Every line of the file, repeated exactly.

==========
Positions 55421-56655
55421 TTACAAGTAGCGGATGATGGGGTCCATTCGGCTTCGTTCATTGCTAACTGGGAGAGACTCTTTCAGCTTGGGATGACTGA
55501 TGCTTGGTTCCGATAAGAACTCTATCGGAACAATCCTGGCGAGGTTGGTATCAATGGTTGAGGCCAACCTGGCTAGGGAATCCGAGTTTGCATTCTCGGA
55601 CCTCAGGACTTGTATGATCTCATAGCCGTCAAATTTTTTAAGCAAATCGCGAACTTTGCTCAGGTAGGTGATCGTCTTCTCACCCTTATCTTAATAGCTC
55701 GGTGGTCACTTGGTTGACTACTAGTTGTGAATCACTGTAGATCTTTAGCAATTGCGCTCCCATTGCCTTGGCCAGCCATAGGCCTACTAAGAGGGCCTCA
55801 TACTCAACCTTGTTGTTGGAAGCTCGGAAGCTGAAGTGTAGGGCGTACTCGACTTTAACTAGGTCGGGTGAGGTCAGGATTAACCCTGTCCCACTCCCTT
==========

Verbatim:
Positions 55421-56655
55421 TTACAAGTAGCGGATGATGGGGTCCATTCGGCTTCGTTCATTGCTAACTGGGAGAGACTCTTTCAGCTTGGGATGACTGA
55501 TGCTTGGTTCCGATAAGAACTCTATCGGAACAATCCTGGCGAGGTTGGTATCAATGGTTGAGGCCAACCTGGCTAGGGAATCCGAGTTTGCATTCTCGGA
55601 CCTCAGGACTTGTATGATCTCATAGCCGTCAAATTTTTTAAGCAAATCGCGAACTTTGCTCAGGTAGGTGATCGTCTTCTCACCCTTATCTTAATAGCTC
55701 GGTGGTCACTTGGTTGACTACTAGTTGTGAATCACTGTAGATCTTTAGCAATTGCGCTCCCATTGCCTTGGCCAGCCATAGGCCTACTAAGAGGGCCTCA
55801 TACTCAACCTTGTTGTTGGAAGCTCGGAAGCTGAAGTGTAGGGCGTACTCGACTTTAACTAGGTCGGGTGAGGTCAGGATTAACCCTGTCCCACTCCCTT